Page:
What is Blepharospasm
Blepharospasm is a sudden tightening (spasm) of the muscles around your eyes (orbicularis oculi).
It causes attacks of abnormal and uncontrollable blinking that come and go without warning. This type of abnormal muscle movement is called dystonia.
Dystonia usually affects both eyes, but it does not affect other facial muscles or other parts of the body. Blepharospasm does not cause vision loss or lead to other serious physical problems.
What are the causes?
Blepharospasm is caused by an abnormality in a part of your brain that is called the basal ganglion. The exact cause of the abnormality is not known. Stress, fatigue, eye irritation, or bright light may trigger attacks of blepharospasm.
What increases the risk?
You may be at greater risk for blepharospasm if you:
- Have a family history of blepharospasm.
- Are female.
- Are 50–70 years old.
What are the signs or symptoms?
Eye irritation and dryness are the first symptoms of blepharospasm. Your eyes may also feel tired or irritated when they are exposed to bright lights. As blepharospasm gets worse, uncontrollable blinking becomes more frequent. Other eye symptoms may include:
- Uncontrolled and tight closing.
- Eye muscle pain.
- Gritty sensation.
- Sensitivity to light.
How is this diagnosed?
Your health care provider may diagnose blepharospasm based on your symptoms and your medical history. Your health care provider may also do a physical exam to confirm the diagnosis. There are no blood tests or other tests to help diagnose blepharospasm.
How is this treated?
There is no cure for blepharospasm. Treatments that are used to manage the condition may include:
- Botulinum toxin injections. Botulinum toxin is a substance that is produced by bacteria that cause muscle paralysis. Injecting this toxin into the muscles around the eye may control blepharospasm for up to three months. Injections are done with a tiny needle. They can be repeated as needed.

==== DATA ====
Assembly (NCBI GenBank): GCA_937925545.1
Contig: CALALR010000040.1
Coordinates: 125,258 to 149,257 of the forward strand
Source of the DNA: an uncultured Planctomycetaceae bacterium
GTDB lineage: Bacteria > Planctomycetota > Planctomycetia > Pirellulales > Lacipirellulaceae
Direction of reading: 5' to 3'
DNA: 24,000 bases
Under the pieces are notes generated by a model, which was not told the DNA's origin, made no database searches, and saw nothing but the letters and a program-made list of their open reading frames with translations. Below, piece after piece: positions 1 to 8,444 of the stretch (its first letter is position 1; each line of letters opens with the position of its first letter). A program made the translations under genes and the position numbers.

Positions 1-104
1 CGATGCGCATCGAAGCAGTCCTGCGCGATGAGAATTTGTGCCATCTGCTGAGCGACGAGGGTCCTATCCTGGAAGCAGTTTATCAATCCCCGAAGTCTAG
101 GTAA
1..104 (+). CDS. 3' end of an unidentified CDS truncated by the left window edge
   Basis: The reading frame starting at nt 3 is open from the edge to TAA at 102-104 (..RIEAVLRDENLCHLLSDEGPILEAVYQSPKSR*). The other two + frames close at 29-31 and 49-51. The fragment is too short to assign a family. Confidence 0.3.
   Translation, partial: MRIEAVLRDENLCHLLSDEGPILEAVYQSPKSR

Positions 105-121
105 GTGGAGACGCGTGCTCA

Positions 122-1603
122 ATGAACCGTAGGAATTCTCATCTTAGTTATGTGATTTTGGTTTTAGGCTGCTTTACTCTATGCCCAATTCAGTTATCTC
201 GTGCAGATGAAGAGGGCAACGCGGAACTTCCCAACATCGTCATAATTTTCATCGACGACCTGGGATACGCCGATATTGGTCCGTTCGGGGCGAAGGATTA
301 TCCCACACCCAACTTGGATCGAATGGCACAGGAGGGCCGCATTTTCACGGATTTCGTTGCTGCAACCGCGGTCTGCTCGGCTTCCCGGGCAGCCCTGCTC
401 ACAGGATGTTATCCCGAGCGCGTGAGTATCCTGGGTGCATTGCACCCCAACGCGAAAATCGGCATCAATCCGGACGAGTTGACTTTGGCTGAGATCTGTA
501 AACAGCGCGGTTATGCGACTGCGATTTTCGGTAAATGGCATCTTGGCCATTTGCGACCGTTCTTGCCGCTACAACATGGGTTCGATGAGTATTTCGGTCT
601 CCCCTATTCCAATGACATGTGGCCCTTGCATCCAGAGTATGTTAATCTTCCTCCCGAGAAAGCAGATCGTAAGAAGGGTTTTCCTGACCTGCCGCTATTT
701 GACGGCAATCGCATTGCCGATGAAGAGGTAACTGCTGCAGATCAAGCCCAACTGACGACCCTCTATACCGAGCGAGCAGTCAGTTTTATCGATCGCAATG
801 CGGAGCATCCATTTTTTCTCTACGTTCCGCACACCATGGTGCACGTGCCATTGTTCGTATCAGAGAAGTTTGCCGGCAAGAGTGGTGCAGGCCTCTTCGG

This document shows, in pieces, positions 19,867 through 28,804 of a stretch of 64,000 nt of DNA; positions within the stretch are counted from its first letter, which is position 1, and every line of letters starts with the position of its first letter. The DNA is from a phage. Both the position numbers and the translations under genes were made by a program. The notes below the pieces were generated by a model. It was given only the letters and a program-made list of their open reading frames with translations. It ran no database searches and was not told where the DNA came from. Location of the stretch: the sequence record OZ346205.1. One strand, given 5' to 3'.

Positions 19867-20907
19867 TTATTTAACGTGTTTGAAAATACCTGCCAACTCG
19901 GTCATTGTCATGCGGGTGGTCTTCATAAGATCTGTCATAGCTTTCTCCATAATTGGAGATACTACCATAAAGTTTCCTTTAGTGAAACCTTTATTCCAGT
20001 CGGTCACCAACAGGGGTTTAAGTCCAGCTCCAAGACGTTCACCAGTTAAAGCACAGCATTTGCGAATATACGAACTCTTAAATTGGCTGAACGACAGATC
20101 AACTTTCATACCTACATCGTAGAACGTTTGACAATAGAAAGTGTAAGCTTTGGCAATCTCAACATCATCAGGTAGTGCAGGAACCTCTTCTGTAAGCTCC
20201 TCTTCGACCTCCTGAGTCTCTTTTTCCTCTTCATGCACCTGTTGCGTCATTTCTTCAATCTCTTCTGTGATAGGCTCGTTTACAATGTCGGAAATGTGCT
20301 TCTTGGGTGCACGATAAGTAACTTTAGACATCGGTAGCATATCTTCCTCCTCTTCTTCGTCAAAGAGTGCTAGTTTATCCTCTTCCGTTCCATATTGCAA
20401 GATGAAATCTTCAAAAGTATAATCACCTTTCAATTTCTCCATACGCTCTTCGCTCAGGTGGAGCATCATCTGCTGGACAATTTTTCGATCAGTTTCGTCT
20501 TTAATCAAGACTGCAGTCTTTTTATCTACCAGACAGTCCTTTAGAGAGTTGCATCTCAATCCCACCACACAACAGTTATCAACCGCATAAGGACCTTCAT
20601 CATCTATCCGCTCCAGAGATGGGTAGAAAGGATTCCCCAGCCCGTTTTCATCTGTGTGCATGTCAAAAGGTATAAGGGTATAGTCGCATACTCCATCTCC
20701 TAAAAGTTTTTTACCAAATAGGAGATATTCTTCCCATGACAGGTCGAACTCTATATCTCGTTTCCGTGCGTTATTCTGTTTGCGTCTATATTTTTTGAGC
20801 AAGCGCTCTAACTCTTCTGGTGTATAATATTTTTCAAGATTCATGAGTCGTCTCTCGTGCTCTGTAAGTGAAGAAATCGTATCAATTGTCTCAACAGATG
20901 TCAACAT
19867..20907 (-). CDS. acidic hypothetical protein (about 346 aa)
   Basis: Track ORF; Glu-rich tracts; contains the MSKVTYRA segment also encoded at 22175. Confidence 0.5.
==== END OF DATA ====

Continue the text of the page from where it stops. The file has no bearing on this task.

- Medicines. These include muscle relaxants, sedatives, and medicines that are called anticholinergics. Treatment with medicine is less successful than using injections.
- Surgery. If other treatments have not worked, you may need surgery to remove part of the orbicularis oculi muscles (myectomy).
Follow these instructions at home:
Several home care management strategies may help. You may have to try different techniques to find what works best for you. These may include:
- Avoiding triggers that may bring on your attacks.
- Resting and avoiding stress as much as possible.
- Applying gentle pressure to the side of your eye or face. Sometimes this can stop an attack.
- Doing a specific activity that can halt an attack. Examples include laughing, singing, yawning, and chewing.
- Wearing dark glasses and a sun visor to protect your eyes from bright light.
- Trying alternative treatments such as acupuncture, biofeedback, hypnosis, or meditation.
- Going to sleep or taking a nap. Blepharospasm usually stops during sleep.
Contact a health care provider if:
- Your attacks get worse or happen more often.
- You are anxious or depressed because of your attacks.